I am a staff accountant for a small/med size grain trading company and data analysis is what I live for when I am at work. When dealing with commodities and fluctuating prices not just month to month but hour to hour, pennies can make a big difference. My challenge is to capture those trends and communicate them to merchandisers in a way that they can see - at a glance what is happening and of course, time is everything. This, like other industries, is a "good ole' boys" network and change is not only slow but also painful. I have also found that it is more effective to spoon-feed them my charts and dashboards but they are beginning to catch on. No - it is not my job to do this. I do it because I also have that peculiar passion for Excel... There is no feeling like taking a job that takes 2 days and turning it into a job that only takes 30 minutes !
    My biggest fear is that someone here will catch on to how much fun I am having and turn it into a job.

  12. R2 says:

    I'm a PhD student, with an accountant bachelor's degree and a master in finance degree as well, and some interesting business background as consultant for small and medium business in Mexico (... all kind of business, you have no idea... I've some awesome stories but I'll leave that for another time hehe).

    In the past, as well now in my research, I use dashboards as an excellent tool to approach to a lot of data and obtain meaningful information for myself as well as for my clients/advisors. That is because everybody have a different insight of the business or case in hands; but with a quality dashboard they have a good idea of the general picture, and they have detail information they desire too! all in one-package.

    Another point is that top managers don't have time to analyze all the data (or they don't want... or they don't know how...) so in my experience they want indicators of what is good, and what is wrong, or how their company is acting compared on how it should be; and the dashboard is the perfect tool to do this.

    Believe me, you helped me become even more awesome! thanks

  13. Joe says:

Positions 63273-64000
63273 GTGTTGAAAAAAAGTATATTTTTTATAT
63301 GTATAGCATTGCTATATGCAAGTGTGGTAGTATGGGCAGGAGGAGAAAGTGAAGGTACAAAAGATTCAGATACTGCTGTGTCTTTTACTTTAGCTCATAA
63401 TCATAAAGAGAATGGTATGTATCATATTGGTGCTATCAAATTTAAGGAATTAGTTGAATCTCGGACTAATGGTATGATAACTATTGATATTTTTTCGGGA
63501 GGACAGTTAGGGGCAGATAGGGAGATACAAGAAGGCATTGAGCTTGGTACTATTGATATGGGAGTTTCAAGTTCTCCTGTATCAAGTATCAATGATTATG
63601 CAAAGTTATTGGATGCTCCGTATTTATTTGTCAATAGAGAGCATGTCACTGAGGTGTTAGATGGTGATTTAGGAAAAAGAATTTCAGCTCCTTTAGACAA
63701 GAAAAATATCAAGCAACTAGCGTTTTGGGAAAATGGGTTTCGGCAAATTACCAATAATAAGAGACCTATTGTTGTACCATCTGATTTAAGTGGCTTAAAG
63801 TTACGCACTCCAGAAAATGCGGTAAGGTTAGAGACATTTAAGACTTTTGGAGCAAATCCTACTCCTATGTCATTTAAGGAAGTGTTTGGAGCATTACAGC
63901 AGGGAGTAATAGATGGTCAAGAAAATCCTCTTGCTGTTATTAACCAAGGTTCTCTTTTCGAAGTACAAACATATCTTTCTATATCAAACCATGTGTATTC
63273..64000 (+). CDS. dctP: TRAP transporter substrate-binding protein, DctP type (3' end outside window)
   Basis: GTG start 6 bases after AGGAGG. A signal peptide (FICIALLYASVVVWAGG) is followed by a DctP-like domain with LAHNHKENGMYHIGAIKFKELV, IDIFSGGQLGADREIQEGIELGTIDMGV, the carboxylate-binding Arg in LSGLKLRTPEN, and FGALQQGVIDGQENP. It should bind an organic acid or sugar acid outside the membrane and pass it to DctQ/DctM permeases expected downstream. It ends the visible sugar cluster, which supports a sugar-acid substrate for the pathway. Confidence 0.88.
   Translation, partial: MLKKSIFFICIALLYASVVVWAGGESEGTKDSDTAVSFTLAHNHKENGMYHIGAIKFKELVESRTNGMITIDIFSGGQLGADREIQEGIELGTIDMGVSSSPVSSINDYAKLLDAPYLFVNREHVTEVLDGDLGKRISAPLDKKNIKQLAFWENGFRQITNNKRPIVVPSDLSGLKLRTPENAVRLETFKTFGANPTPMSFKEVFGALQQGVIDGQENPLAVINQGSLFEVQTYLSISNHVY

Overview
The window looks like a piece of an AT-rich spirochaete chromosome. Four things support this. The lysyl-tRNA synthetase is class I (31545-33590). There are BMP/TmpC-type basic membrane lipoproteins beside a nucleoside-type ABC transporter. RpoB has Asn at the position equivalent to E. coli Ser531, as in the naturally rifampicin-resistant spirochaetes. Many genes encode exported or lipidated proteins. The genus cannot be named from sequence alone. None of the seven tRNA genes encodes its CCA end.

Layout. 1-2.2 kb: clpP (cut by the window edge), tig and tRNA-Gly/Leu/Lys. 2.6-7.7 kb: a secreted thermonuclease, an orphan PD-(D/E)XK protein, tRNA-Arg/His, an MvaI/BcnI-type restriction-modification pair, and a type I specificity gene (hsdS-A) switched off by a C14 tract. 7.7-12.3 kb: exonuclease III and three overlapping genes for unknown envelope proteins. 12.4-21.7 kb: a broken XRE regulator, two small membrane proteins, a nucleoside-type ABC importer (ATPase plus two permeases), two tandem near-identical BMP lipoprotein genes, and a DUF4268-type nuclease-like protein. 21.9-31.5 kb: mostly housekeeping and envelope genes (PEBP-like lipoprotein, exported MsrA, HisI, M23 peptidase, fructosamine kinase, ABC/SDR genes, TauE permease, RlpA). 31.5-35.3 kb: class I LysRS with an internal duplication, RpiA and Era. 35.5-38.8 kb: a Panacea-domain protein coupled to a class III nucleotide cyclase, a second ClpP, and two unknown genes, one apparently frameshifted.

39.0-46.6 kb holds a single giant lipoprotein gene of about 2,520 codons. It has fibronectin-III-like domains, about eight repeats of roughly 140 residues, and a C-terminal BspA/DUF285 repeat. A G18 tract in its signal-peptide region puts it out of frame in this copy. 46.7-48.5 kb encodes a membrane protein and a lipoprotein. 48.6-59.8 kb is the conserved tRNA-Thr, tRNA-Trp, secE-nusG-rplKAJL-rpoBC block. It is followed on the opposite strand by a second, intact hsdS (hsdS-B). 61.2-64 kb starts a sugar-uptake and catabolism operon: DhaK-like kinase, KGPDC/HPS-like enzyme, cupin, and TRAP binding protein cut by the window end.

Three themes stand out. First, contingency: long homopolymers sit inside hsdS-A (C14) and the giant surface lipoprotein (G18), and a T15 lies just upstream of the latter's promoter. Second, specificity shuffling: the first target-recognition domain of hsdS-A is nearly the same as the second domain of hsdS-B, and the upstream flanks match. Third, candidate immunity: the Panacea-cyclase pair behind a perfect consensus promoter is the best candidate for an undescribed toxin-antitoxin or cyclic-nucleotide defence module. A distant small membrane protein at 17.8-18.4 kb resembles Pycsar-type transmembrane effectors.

Role: Financial Analyst

    Responsiblity: I create a lot of financial reports for my company for different divisions. I also analyze any relevelant financial data that comes along during the course of the day. In addition, I handle all of our fixed asset information.

    Why Dashboards: Currently I am trying to come up with a design for a dashboard for our monthly reports. We have several excel files that go out to many different departments and managers. While the data we have used is nice, not everyone looks at numbers the same way. Most people need to see a visiual in order to make a relevant decision. I taking MBA classes and my statistics professor (who had us do a lot of work in excel) stressed the importance of telling a story with the data. If you cannot properly present your data if you have reached a conclusion that can save the company money it will not be implemented because it is hard to find the point of all the numbers. I have turned to dashboards to present a proper story with mountains of data so we can move forward with the best financial decision possible.

    Challenges: My biggest challenge is coming up with a dashboard that I can use on a regular basis which includes a proper mix of bar, line, speedometer, themoter charts to properly convey the story to our divisions. Once I have the design down the data will be able to tell its story.

    Successes: I haven't completed my dashboard yet, as I am trying to find the best designs. However, my graphs have recieved great reviews. Also on an excel related note I have managed to automate data so when running the same reports each month you do not have to change anything.

    Personality Traits: Type A

  14. mexicanjosh says:

    I am working as a Business Analyst. I have been trying to teach myself Dashboards and constantly checking Chandoo.org. Unfortunately, I am nothing more than an amature "Dashboarder". I would love to learn more. I use Dashboards for market intelligence analysis, basically benchmarking prices, I will be trying to develop a dashboard for KPIs.

  15. chrisham says:

    For the last 12 years I have been working as a Purchasing Professional, and I have been very thickly involved with different ERP Programs and Databases. Data Analysis is one key area that I have been actively contributing in my Business Function, and I am constantly developing different (Excel based) Dashboards for measuring the teams KPI's.

  16. My role now in the company is to automate manufacturing process
    i also do some freelance automation with Excel and
    basic programming.

    before that, mi role was as a process engineer
    I started to monitor production lines and then discover dashboards inside business intelligence when i was getting the master degree.

    so i start to implement dashboards little by little in our organization because my challenge is to deploy application with high management persons used to read paper and lot of data in form of tables instead of graphics and get acceptance.

    My goal is to change all key reporting of the company in dashboards
    that have drill down and drill up capabilities.

    My awesome thing happened to me using dashboard is to be asked to implement it in other areas and get full dedicated time in order to achieve it.

  17. Sushil Bansal says: